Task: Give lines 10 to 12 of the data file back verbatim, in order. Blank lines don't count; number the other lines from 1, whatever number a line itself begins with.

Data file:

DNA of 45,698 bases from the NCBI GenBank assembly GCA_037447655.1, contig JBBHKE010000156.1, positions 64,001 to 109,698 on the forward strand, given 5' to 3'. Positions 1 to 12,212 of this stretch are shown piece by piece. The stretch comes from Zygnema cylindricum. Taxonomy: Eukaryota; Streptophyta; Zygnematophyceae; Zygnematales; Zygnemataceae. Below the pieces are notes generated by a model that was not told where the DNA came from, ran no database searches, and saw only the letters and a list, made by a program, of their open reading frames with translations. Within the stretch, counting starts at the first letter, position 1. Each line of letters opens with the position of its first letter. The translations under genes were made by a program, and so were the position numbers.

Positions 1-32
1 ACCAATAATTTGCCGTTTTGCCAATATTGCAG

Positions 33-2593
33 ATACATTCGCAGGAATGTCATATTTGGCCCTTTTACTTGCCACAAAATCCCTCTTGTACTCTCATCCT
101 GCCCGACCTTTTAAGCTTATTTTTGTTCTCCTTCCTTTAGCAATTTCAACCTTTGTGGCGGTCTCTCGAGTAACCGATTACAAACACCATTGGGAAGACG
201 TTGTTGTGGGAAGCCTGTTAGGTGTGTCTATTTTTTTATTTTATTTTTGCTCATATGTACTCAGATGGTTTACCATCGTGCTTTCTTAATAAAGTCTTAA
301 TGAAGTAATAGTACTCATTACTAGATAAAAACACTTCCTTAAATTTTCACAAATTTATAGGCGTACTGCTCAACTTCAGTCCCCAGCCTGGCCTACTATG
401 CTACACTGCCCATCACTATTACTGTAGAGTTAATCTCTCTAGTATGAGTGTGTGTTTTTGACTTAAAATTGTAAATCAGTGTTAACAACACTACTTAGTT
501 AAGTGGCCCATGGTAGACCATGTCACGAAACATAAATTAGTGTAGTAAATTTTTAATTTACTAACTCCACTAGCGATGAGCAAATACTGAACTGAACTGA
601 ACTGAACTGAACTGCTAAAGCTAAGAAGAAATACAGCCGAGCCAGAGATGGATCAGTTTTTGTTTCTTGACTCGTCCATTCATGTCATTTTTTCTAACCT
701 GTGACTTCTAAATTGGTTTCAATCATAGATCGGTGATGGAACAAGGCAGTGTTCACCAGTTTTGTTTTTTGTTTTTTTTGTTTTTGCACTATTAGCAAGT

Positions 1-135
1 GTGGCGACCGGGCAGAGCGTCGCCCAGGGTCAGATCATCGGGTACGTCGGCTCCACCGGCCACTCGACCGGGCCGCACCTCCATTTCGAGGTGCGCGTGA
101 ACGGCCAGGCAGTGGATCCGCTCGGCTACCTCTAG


501 AAGTGGCCCATGGTAGACCATGTCACGAAACATAAATTAGTGTAGTAAATTTTTAATTTACTAACTCCACTAGCGATGAGCAAATACTGAACTGAACTGA
601 ACTGAACTGAACTGCTAAAGCTAAGAAGAAATACAGCCGAGCCAGAGATGGATCAGTTTTTGTTTCTTGACTCGTCCATTCATGTCATTTTTTCTAACCT
701 GTGACTTCTAAATTGGTTTCAATCATAGATCGGTGATGGAACAAGGCAGTGTTCACCAGTTTTGTTTTTTGTTTTTTTTGTTTTTGCACTATTAGCAAGT